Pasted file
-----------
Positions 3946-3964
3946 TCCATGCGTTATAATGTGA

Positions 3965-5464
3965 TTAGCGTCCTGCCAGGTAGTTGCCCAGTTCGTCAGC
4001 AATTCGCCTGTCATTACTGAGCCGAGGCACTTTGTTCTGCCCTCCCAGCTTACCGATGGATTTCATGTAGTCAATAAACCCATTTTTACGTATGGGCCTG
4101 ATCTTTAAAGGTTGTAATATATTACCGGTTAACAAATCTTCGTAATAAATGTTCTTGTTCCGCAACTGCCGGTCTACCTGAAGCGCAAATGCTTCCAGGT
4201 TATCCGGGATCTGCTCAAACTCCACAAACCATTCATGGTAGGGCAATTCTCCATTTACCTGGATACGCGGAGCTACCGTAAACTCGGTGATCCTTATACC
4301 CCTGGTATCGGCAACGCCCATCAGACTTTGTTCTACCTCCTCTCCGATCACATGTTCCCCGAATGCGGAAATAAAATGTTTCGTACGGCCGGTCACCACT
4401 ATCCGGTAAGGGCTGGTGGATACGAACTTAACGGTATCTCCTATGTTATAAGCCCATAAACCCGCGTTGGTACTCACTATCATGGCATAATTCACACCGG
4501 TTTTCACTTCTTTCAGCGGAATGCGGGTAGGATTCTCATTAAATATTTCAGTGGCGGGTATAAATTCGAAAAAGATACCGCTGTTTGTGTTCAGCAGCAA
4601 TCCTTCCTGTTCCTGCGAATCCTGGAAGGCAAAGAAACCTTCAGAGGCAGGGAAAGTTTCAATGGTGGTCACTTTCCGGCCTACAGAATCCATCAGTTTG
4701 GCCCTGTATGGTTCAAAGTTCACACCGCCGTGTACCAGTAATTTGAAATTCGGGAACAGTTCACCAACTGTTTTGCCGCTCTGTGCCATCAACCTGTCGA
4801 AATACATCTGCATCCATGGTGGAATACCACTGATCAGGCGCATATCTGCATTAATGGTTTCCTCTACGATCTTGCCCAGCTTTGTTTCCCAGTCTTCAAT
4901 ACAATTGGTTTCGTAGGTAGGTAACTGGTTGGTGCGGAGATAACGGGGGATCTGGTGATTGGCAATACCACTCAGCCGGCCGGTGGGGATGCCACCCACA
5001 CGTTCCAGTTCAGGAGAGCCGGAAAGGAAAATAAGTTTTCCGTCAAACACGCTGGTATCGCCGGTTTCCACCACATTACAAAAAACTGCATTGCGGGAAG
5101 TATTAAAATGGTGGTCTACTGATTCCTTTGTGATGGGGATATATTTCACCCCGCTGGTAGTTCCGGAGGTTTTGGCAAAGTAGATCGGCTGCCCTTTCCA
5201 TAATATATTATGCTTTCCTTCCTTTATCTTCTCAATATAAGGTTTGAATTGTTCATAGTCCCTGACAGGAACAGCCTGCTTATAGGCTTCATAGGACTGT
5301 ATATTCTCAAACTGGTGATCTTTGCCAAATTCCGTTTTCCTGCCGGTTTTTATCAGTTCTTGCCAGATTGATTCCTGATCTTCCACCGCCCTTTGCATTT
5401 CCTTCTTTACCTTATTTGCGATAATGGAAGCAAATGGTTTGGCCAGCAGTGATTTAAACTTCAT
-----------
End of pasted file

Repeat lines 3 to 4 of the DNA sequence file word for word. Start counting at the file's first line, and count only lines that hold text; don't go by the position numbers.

Positions 3965-5464
3965 TTAGCGTCCTGCCAGGTAGTTGCCCAGTTCGTCAGC